Sun Mar 03 2019

In this series, we will discuss the broad topic of Restaurant Design. A restaurant is an extremely complicated entity that often has conflicting critical elements that must flow seamlessly together to be successful. The designer’s goal is to create a space where all of those diverse instruments collaborate together like a beautifully orchestrated jazz session.

Concept must come first. Before there is any successful restaurant there is a concept. A concept can be rock solid, born from years of vision, or it can evolve as the project grows. It can be driven by the menu, a location, a piece of art, a time period, or a sense of place. Sometimes it is very concrete and specific and sometimes it is vague and esoteric. In any case, a strong conceptual identity is imperative to creating a successful design. It informs every design decision and creates a consistent identity. Surprisingly, the most evocative ideas often come from sources unrelated to food, like a beautiful car or a great song. Distancing the ideas require greater abstract interpretation and can bring wonderful inspiration and imaginative ideas to the design.

Budgets are a reality. Budgets are often seen as the enemy of design, but are really just the context in which design is formed. Few projects have unlimited budgets (and certainly none of ours do!) and to stay within that budget and deliver a handsomely sophisticated space is where the true creativity of the design team shines through. One method of working within financial constraints is to perceive a restaurant design like a stage set. As designers we create a space and an atmosphere, but often through allusion and impression more than reality.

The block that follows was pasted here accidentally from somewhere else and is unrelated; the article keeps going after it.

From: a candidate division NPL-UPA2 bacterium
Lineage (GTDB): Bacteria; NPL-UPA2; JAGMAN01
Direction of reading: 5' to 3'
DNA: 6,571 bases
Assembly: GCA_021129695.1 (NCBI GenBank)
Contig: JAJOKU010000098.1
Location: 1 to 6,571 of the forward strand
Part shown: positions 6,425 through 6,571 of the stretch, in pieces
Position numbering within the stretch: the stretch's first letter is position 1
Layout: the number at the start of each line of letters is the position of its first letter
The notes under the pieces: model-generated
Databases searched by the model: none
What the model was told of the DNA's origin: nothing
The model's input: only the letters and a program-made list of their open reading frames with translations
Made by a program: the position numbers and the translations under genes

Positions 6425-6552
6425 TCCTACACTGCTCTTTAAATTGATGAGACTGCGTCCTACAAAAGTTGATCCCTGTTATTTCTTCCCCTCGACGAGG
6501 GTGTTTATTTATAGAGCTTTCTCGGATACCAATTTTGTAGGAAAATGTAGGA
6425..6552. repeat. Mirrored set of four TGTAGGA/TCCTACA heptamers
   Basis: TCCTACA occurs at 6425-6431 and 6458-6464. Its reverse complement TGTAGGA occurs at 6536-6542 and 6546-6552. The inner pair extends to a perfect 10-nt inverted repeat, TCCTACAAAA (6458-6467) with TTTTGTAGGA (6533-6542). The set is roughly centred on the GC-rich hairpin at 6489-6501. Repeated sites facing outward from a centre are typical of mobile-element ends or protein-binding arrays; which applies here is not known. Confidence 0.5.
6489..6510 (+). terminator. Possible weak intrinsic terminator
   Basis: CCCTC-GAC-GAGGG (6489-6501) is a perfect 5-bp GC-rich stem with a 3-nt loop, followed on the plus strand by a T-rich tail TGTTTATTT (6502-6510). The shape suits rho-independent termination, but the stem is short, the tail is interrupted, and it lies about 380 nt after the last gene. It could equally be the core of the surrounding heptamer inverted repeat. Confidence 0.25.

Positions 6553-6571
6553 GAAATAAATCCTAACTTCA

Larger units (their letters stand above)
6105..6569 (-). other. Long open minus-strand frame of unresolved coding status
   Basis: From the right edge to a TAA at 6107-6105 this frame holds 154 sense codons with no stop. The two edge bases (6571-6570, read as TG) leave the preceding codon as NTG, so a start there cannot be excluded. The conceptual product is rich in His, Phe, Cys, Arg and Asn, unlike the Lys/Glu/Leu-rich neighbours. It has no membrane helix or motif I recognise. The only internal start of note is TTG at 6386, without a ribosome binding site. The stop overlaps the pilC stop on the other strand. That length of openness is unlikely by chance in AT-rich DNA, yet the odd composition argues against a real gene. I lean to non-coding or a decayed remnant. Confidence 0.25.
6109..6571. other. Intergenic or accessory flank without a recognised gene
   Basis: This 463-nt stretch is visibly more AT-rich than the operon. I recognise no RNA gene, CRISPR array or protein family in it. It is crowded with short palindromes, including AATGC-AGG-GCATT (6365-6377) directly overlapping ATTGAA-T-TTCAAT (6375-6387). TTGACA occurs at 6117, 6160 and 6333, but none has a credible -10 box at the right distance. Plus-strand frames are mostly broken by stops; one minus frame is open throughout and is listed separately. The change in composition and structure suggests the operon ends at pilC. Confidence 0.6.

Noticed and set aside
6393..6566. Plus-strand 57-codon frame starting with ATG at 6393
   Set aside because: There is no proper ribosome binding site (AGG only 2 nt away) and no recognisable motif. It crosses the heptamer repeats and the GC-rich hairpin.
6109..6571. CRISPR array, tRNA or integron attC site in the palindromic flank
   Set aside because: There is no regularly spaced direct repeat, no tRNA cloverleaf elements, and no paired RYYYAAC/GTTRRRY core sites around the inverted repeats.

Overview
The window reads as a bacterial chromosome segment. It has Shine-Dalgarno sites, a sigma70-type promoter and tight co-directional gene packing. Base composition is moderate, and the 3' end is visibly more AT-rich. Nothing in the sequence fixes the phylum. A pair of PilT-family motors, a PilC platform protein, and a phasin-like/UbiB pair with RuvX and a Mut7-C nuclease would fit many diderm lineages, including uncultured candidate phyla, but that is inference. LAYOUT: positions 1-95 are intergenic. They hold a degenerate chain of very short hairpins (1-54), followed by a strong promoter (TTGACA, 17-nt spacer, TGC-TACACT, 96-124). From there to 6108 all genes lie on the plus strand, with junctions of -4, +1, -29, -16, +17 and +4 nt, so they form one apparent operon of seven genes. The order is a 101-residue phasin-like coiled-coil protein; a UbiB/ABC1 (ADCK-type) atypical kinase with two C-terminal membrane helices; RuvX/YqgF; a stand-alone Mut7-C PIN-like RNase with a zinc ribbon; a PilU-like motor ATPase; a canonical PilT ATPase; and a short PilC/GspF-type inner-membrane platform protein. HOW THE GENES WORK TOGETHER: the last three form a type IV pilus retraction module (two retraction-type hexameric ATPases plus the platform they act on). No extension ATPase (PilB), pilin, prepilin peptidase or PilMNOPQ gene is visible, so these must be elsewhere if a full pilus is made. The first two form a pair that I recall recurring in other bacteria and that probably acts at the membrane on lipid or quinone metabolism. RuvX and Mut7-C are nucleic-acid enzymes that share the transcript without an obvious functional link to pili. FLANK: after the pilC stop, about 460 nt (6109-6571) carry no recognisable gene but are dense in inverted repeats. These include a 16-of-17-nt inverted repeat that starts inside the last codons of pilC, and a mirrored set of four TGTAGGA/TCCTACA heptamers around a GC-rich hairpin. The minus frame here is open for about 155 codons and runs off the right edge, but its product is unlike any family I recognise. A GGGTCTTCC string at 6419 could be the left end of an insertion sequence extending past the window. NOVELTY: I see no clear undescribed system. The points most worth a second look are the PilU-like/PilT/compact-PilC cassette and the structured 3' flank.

A restaurant is a business, and that business needs to work. No restaurant design is successful if it doesn’t allow its occupants to function efficiently. This has been highlighted on many painful reality television shows, (let us emphasize, painful). Balancing the flow of a kitchen, food and beverage service, and customer expectations is critical. Many well-established restaurants have had long and wonderful histories without the benefit of beautiful interiors. These concepts often succeed because they work so efficiently and their food and beverage program is so consistent, that the design is often overlooked by patrons. Conversely, many beautiful restaurants have not survived because they fail to operate well. We understand a restaurateur’s work has only just begun once we leave the site, and hope that what we left behind operates as efficiently as that stunningly composed symphony.


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